Resilient Installation Help
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Resilient Installation Help
In today’s flooring market, resilient flooring has become one of the most popular flooring choices. Although it is possible to install resilient flooring as a do-it-yourself (DIY) project, we highly recommend hiring a professional installer to do the work. Installing resilient flooring is a labor-intensive process and you need to be able to identify any potential issues with your existing flooring before beginning the installation process.
Below, we’ve outlined the necessary installation steps for installing resilient flooring:
Prep the Subfloor
Resilient vinyl can be installed over existing vinyl floors, wood floors, or concrete as long as the subfloor is properly prepared. Concrete must be at least six weeks old before installing vinyl over it.
It is critical with resilient vinyl flooring that the subfloor be perfectly level and smooth. This will require filling any gaps or seams in the underlying floor with special floor patch and sanding any high spots. Improper floor preparation will deliver unsatisfactory results.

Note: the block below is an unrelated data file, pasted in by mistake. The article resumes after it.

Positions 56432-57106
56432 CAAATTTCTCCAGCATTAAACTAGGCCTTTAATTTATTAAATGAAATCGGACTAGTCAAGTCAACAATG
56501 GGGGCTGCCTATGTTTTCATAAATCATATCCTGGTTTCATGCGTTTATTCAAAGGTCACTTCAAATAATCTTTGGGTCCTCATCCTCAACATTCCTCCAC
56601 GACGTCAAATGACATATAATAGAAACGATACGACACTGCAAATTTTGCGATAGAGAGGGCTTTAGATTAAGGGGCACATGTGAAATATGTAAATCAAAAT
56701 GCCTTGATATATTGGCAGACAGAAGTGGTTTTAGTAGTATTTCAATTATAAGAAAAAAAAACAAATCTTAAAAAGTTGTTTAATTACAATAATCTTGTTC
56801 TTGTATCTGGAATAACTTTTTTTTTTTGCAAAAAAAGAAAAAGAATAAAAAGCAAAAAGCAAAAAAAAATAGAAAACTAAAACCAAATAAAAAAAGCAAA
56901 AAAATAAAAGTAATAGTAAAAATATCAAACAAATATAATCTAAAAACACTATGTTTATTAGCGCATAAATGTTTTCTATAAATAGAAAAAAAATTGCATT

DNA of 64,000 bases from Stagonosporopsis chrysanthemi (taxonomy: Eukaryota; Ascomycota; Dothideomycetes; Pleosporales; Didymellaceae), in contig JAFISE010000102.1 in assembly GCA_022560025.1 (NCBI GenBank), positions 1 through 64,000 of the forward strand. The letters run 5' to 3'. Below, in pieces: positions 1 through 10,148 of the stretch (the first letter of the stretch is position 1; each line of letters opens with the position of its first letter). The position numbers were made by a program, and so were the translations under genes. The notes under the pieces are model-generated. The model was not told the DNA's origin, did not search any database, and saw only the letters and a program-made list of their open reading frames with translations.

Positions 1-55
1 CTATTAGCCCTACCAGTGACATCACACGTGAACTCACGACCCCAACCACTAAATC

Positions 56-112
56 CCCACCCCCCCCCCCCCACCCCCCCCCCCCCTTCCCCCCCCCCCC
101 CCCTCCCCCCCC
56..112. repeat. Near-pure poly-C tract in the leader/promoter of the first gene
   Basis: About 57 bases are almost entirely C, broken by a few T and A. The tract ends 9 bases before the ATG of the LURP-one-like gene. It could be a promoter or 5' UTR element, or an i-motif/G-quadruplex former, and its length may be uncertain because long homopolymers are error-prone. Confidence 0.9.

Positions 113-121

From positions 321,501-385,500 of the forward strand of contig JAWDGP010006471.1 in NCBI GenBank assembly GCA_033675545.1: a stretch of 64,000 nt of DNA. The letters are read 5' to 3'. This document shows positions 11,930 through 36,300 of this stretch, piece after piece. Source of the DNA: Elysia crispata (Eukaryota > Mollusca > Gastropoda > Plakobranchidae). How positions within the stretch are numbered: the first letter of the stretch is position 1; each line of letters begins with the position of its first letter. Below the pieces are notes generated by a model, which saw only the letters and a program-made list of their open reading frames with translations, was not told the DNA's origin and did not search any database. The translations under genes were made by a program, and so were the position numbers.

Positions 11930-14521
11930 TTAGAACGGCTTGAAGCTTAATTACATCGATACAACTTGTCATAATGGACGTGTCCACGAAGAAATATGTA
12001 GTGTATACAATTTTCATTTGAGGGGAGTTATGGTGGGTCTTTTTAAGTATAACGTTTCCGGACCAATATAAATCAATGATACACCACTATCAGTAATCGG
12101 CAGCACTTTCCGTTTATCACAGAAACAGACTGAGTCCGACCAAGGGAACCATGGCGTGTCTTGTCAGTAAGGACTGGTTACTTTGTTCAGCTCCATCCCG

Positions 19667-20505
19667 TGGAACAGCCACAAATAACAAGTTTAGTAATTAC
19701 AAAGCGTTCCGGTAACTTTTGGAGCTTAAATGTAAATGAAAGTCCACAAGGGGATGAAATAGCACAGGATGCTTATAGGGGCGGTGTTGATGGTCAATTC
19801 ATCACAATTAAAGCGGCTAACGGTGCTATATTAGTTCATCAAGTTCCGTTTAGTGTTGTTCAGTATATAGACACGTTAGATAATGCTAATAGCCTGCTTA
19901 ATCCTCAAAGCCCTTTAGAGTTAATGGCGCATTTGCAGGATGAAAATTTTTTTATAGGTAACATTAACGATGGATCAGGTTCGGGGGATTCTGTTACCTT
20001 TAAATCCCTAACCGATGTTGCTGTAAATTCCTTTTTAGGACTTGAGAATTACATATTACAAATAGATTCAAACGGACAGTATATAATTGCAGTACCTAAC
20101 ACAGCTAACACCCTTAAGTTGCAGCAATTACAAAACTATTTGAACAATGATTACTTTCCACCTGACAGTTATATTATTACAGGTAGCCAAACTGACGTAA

Trim Jambs and Casings
You will need to trim door jambs and casings to allow the flooring to slide underneath it. To do this, lay a piece of the vinyl flooring up against the jamb and mark the depth with a line. Cut the trim along the line, parallel to the floor. The vinyl should slide right under it when you are done.
If you have a rough wooden subfloor, you can install ¼” plywood underlayment to provide a level surface. You may also consider installing a vinyl underlayment recommended by the manufacturer for use with your vinyl.
Lay Out the Pattern
Depending on your vinyl floor’s design, layout may be critical. If you are installing square vinyl tiles that look like ceramic, you will want to snap a center line and center the design to ensure evenly trimmed pieces on all edges.
If you are working with a wood plank design, this may not be as critical, but the layout is still important. It pays to do a dry layout of one row of flooring in both directions to see where the edge tiles will hit and adjust accordingly.
Lay the Floor
Follow the manufacturer’s instructions to glue or snap your floor tiles into place. To cut the vinyl, simply score it with a utility knife and snap to break it. Corner cuts and custom shapes will require some utility knife artistry.
You may grout vinyl tiles that have a ceramic design using grout designed to work with your vinyl floor. If so, you will need to grout according to the directions and allow the grout to dry for 24 hours. Clean excess grout with water and sponges as you go.
Install Base and Transition Moldings
When the floor is complete, install base and transition moldings to finish your floor.